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Projects in Austria


Reconnecting floodplains to restore ecosystem services and re-establish biodiversity, this project focuses on restoring the cut-off floodplains to the Danube for the benefit of people, habitats and species. The project focuses on improving knowledge on habitat locations and conditions, helping … Learn More

Suggested Resources

View the full list of 300+ resources at the Water Stewardship Toolbox

With special attention to resources for utilities, this page lists relevant guidance around water and COVID-19. Learn More

Developers: American Water Works Association

This page seeks to help water sector professionals keep informed on the attributions of the COVID-19 virus and any measures needed to protect both workers and public health, in general. Learn More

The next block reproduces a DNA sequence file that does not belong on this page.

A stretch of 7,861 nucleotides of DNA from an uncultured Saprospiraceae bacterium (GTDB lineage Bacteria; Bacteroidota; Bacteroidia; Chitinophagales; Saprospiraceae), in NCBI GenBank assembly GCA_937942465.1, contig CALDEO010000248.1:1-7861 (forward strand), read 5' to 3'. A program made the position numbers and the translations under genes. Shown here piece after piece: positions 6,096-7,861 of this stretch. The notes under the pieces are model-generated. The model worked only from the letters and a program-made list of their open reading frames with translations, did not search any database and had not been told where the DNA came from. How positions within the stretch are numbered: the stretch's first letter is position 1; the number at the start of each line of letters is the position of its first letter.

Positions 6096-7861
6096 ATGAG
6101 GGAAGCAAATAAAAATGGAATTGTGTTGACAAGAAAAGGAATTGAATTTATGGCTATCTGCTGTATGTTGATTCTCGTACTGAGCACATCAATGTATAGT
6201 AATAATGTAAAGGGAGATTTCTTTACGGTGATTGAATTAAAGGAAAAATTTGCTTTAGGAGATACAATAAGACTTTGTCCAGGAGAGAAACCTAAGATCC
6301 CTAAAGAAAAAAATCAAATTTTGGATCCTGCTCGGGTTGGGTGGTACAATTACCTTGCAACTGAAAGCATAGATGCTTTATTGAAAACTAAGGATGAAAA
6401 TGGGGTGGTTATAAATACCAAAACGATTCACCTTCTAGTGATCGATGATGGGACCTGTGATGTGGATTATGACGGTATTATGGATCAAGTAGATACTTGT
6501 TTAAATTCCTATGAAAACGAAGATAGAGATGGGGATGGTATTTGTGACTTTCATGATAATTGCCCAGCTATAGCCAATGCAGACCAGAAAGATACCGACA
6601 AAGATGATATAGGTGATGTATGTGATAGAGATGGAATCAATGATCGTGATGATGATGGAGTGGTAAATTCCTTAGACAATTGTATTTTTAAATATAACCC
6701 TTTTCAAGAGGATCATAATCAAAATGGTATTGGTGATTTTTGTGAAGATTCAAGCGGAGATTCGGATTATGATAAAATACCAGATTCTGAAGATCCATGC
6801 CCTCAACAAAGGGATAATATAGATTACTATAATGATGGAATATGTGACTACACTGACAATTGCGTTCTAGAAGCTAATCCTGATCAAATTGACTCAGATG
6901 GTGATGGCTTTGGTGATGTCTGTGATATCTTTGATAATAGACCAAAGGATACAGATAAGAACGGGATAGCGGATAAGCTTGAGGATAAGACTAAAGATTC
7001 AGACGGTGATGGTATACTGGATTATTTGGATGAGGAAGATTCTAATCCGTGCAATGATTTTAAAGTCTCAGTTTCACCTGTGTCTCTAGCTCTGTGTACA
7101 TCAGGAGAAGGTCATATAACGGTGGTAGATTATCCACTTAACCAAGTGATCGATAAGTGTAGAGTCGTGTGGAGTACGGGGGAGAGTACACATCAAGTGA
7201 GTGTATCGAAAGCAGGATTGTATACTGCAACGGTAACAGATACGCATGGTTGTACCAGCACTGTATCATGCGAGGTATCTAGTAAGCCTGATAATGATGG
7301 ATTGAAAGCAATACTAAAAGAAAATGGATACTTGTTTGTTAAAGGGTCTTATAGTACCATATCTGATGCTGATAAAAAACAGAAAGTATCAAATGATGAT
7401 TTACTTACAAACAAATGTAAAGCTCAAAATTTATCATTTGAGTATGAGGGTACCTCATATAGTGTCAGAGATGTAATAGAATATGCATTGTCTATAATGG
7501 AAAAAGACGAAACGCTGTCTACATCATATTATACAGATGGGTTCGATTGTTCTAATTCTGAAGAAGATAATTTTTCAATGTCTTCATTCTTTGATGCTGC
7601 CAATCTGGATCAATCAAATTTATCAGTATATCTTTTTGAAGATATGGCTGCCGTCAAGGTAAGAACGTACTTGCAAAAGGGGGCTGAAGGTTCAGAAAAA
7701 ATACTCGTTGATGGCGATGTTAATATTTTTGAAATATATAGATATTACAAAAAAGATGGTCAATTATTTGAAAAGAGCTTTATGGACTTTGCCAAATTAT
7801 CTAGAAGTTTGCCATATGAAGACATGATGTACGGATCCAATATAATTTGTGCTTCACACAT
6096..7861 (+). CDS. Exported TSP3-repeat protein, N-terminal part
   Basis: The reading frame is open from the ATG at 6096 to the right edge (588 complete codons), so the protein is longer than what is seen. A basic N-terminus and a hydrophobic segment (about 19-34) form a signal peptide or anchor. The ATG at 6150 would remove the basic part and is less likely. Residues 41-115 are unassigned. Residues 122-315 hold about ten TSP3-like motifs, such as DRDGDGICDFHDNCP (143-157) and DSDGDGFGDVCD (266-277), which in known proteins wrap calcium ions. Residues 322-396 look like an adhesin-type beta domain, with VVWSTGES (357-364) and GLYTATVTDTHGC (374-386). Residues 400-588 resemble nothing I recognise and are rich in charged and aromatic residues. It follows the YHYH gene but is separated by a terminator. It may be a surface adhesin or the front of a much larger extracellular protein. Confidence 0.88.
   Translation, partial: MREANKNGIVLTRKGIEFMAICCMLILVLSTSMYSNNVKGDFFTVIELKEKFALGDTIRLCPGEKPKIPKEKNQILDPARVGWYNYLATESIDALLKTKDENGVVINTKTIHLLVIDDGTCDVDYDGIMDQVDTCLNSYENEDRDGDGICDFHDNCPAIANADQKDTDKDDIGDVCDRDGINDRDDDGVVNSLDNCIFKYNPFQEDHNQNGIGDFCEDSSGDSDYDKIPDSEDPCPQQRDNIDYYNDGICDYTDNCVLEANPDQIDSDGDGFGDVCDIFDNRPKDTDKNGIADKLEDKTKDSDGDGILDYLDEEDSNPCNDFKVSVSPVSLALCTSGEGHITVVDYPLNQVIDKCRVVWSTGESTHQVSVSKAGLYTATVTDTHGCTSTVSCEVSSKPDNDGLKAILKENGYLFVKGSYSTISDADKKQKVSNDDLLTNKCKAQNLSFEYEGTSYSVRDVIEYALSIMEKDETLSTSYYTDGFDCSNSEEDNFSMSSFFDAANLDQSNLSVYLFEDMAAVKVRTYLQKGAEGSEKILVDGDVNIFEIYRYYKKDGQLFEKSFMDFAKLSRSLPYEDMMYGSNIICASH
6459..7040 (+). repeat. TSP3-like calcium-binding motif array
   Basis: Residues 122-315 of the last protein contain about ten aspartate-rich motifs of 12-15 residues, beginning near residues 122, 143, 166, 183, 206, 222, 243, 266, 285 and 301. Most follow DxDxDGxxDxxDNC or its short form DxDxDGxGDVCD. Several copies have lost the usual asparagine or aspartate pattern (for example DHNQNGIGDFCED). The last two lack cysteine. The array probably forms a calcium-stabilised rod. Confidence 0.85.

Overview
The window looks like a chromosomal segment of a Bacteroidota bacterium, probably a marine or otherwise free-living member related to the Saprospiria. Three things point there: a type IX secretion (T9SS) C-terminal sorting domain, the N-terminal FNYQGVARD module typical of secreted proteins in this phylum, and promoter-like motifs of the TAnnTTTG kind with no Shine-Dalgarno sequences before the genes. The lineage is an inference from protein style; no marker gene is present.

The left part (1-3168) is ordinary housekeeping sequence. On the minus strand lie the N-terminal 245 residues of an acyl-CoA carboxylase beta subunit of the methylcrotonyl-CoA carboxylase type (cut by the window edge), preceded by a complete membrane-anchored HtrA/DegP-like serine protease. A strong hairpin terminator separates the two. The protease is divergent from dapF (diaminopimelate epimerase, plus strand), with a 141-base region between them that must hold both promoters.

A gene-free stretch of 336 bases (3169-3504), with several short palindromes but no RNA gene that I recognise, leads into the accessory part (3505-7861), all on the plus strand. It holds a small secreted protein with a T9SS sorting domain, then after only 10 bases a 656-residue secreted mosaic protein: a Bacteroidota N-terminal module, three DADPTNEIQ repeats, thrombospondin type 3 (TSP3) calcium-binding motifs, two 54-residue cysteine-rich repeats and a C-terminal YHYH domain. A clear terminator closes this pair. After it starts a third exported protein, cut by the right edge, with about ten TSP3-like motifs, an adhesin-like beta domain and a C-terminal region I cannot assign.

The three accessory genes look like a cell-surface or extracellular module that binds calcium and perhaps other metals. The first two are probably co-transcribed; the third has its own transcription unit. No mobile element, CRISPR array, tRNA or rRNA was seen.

In this Nature feature, Johan Rockstrom and co-authors argue that identifying and quantifying planetary boundaries that must not be transgressed could help prevent human activities from causing unacceptable environmental change. Learn More

Inform and strengthen your company’s water management strategies and allow your investors to evaluate current water management activities against detailed definitions of leading practice. Learn More

Developers: Ceres

This report presents analysis of the response data from a sample of 783 of the world’s largest publicly listed companies. The report is aimed at companies and investors seeking to understand how they can play their part in delivering a … Learn More